Administration grilled on Solyndra loan

Who’s to blame for debacle, lawmakers ask

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President Obama toured the company last year, saying Solyndra expected to hire 1,000 workers and make enough solar panels over the lifetime of the plant it was building that it would be like replacing eight coal-fired power plants.

Mr. Biden, along with Energy Secretary Steven Chu, announced the award of federal loans to the company in 2009. Mr. Biden said the announcement was part of an “unprecedented investment this administration is making in renewable energy and exactly what the Recovery Act is all about.”

Solyndra executives did not appear at the hearing, though they were expected to attend last week.

“Given the timing of the hearing, legal complexities arising from last week’s activities and the urgency of bankruptcy proceedings, [Solyndra executives] will not be able to appear,” Solyndra spokesman Dave Miller said, adding that talks were ongoing about a date for them to voluntarily testify.

Mr. Miller said the company’s top two executives, Chief Executive Officer Brian Harrison and Chief Financial Officer Bill Stover, were working in California to “engage in potential purchasers.”

The question of whether market conditions or the Obama administration was more to blame for taxpayers potentially losing a half-billion dollars in loans to the company fell mostly along political lines during the hearing.

Mr. Stearns said the rush to spend stimulus money impacted the quality of oversight by the Office and Management and Budget and the Department of Energy.

One of the documents reviewed during the months-long Republican investigation cited by Mr. Stearns show the White House had scheduled a 2009 groundbreaking ceremony with Mr. Biden and Mr. Chu before the loan deal was finalized, he said.

Mr. Stearns also cited an email to the vice president's office from a senior OMB official uncovered by congressional investigators. The OMB official wrote, “We have ended up with a situation of having to do rushed approvals on a couple of occasions. … [W]e would prefer to have sufficient time to do our due diligence reviews and have the approval set the date for the announcement, rather than the other way around.”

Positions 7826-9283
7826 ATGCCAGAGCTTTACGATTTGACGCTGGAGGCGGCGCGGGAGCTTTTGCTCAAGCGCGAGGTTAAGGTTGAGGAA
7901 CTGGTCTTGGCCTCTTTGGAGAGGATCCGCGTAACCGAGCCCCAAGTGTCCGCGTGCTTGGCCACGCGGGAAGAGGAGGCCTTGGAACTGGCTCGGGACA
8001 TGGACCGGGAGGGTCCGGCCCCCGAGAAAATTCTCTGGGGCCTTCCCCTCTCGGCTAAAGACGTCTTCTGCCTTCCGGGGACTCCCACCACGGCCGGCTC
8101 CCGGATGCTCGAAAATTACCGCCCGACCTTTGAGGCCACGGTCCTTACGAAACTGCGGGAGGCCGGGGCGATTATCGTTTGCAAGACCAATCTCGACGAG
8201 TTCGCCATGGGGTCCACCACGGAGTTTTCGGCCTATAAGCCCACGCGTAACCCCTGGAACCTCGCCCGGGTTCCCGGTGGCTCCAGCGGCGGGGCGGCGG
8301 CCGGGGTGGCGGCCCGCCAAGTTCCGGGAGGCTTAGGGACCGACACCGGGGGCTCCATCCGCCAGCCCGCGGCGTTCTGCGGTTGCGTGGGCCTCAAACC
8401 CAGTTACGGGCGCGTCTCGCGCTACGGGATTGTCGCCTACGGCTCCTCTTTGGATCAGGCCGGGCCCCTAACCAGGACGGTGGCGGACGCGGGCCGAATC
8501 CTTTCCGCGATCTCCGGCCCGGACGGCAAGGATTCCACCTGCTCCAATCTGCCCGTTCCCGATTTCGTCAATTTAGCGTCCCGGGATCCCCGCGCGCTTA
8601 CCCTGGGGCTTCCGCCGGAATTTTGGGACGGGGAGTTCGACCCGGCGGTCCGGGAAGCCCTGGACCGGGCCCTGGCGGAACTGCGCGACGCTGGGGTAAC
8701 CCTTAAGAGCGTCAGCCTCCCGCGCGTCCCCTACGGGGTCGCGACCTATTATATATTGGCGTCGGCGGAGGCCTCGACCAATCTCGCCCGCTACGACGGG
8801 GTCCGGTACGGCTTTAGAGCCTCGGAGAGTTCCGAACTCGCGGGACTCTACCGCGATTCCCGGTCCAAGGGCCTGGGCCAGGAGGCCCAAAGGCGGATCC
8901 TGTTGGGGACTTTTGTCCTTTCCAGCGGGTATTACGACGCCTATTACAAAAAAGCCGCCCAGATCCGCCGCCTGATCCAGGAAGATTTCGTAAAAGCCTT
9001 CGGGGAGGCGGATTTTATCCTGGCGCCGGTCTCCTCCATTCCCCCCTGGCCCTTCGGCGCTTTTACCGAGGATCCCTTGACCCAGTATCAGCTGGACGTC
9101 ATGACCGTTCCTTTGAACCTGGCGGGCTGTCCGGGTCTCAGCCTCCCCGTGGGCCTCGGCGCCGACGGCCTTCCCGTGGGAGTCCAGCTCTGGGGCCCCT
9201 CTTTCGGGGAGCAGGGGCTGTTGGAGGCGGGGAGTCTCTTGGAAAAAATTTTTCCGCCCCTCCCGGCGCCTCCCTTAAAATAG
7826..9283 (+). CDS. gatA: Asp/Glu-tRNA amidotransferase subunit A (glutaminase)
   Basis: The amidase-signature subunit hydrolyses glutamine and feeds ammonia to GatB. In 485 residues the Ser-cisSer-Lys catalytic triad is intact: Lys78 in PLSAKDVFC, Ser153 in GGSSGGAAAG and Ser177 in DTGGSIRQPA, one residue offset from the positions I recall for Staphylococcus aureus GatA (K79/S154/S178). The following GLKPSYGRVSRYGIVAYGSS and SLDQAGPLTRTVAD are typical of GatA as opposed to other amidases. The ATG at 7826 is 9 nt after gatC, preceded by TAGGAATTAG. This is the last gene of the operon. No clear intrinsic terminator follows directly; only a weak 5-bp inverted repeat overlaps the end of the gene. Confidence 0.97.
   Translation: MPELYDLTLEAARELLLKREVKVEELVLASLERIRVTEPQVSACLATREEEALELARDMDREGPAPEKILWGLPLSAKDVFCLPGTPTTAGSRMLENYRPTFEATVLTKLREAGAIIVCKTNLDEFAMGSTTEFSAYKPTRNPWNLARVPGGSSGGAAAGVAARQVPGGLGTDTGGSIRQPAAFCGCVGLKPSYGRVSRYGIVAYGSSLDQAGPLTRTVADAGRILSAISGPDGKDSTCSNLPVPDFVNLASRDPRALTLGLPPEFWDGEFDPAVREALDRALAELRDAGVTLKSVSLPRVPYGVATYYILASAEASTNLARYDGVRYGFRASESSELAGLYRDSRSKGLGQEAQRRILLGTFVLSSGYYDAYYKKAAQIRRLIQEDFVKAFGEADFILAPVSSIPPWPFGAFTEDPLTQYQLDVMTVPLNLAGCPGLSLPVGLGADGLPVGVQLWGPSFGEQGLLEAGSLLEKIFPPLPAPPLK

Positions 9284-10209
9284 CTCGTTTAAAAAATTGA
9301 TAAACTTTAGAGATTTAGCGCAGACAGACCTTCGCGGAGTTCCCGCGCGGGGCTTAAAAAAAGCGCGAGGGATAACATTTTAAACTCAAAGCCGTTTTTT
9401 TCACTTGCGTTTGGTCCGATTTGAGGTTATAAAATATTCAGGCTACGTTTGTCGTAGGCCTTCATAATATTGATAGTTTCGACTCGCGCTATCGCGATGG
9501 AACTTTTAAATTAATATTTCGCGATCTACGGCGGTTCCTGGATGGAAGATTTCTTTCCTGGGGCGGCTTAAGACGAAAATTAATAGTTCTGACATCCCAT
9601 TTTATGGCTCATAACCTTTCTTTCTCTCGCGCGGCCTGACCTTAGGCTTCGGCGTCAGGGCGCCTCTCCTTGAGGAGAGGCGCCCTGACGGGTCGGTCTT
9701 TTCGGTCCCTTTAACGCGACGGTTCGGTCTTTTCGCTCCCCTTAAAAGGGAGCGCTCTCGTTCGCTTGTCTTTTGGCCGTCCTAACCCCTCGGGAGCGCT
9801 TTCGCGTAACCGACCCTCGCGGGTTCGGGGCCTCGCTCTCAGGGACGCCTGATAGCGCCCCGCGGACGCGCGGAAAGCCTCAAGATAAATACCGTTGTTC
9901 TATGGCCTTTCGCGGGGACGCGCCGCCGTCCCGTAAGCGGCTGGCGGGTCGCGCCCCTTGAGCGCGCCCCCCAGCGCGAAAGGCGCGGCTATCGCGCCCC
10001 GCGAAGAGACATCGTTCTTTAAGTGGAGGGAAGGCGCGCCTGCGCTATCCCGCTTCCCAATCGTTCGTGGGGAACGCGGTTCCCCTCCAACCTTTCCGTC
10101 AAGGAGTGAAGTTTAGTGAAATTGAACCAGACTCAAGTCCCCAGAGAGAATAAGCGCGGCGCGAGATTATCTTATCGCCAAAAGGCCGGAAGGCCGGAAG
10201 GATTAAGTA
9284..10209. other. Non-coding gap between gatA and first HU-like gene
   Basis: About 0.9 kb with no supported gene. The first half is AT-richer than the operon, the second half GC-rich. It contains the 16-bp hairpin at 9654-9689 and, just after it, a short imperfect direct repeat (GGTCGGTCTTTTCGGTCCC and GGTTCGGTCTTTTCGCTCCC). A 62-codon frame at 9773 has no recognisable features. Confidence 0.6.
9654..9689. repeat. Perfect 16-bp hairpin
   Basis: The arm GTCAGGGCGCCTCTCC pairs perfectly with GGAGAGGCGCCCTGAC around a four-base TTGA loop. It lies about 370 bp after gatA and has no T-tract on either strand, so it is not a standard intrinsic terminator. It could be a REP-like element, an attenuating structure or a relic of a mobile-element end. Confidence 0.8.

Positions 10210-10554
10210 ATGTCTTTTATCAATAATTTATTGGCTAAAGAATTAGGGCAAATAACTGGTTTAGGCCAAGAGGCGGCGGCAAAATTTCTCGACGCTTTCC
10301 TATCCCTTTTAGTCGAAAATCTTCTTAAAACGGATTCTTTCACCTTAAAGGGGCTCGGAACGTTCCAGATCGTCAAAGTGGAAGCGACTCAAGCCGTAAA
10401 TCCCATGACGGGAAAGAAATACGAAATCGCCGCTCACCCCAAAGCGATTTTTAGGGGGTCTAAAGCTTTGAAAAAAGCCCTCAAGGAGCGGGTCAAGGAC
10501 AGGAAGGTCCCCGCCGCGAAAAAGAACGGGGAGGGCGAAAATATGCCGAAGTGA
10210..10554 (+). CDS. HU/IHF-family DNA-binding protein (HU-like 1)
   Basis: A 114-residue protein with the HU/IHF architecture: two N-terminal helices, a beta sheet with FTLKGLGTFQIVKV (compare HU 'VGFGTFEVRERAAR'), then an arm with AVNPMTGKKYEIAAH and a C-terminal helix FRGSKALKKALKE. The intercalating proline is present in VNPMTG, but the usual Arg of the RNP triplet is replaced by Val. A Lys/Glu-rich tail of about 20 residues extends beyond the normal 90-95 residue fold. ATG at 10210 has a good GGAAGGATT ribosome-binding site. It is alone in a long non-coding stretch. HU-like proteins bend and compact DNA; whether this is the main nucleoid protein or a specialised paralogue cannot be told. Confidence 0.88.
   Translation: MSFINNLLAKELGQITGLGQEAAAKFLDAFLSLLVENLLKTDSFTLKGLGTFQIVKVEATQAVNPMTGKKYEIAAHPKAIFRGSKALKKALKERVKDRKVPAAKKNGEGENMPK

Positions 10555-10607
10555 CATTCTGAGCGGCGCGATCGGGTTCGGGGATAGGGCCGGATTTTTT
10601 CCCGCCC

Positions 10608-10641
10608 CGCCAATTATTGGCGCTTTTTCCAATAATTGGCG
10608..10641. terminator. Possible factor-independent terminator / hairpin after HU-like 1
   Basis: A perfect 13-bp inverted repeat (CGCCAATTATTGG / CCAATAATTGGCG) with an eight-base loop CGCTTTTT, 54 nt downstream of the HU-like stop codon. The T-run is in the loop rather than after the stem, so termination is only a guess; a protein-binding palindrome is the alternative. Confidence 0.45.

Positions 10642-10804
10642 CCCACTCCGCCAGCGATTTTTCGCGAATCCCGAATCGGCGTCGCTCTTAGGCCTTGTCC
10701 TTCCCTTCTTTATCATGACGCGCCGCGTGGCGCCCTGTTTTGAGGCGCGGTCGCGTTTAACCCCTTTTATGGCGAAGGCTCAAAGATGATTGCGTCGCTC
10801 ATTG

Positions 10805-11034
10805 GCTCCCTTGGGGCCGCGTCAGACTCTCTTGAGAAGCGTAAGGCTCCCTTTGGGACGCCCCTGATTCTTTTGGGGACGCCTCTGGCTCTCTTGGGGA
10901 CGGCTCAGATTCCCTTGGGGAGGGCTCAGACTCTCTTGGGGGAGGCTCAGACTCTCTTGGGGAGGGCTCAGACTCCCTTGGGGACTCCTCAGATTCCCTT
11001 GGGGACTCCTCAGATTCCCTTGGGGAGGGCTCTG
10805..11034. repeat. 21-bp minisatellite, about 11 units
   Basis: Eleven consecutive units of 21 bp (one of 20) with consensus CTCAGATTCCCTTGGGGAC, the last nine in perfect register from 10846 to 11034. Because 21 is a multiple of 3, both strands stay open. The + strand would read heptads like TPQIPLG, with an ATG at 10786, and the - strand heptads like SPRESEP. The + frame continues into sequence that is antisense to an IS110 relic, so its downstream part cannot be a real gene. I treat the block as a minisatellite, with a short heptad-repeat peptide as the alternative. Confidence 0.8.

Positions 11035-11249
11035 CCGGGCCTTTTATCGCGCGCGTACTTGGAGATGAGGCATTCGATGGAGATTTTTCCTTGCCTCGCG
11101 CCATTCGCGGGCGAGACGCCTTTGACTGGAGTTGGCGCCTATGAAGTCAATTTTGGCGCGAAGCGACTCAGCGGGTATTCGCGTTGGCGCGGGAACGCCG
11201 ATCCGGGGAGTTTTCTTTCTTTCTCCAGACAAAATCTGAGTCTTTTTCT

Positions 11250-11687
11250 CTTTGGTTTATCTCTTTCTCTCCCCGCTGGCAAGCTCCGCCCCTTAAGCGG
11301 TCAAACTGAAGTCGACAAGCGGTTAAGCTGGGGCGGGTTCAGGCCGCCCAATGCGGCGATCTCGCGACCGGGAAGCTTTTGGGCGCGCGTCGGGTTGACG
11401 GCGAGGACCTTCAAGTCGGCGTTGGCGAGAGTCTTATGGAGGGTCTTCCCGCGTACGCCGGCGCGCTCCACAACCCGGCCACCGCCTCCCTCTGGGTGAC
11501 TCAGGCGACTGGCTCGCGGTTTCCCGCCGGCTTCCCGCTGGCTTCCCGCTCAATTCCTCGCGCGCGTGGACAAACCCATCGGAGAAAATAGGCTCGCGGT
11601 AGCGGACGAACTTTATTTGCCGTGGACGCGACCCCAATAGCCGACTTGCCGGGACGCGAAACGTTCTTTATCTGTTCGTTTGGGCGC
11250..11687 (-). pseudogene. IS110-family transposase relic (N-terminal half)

In another email in late August 2009, a special assistant to White House Chief of Staff Rahm Emanuel contacted senior OMB staff asking whether “there is anything we can help speed along on OMB side.” At the time, the White House was talking of scheduling an announcement highlighting the loan deal, but OMB had not finalized its review.

Another OMB staff member, who received a forwarded copy of the email, responded, “I would prefer this announcement be postponed. … This is the first loan guarantee, and we should have full review with all hands on deck to make sure we get it right.”

In the end, OMB completed its review and the groundbreaking event at Solyndra went ahead as scheduled on Sept. 4. But in a report released by Republicans on the House Energy and Commerce Committee, officials said documents show that OMB staff working on the loan approval felt pressure from the White House to finish their work in time for the groundbreaking, which also was attended by Mr. Chu and Arnold Schwarzenegger, a Republican who was California’s governor at the time. Mr. Biden appeared via a satellite feed.

“And out there at Solyndra, you guys have figured it out,” Mr. Biden said. “You figured out how to harness the sun’s power for a better, more efficient, more prosperous future for all of America, and you’re creating more jobs.”

In his remarks, Mr. Schwarzenegger said the project would create thousands of jobs, and he applauded the Obama administration.

“So let’s give a big hand to President Obama and the Obama administration for this great job,” Mr. Schwarzenegger said.

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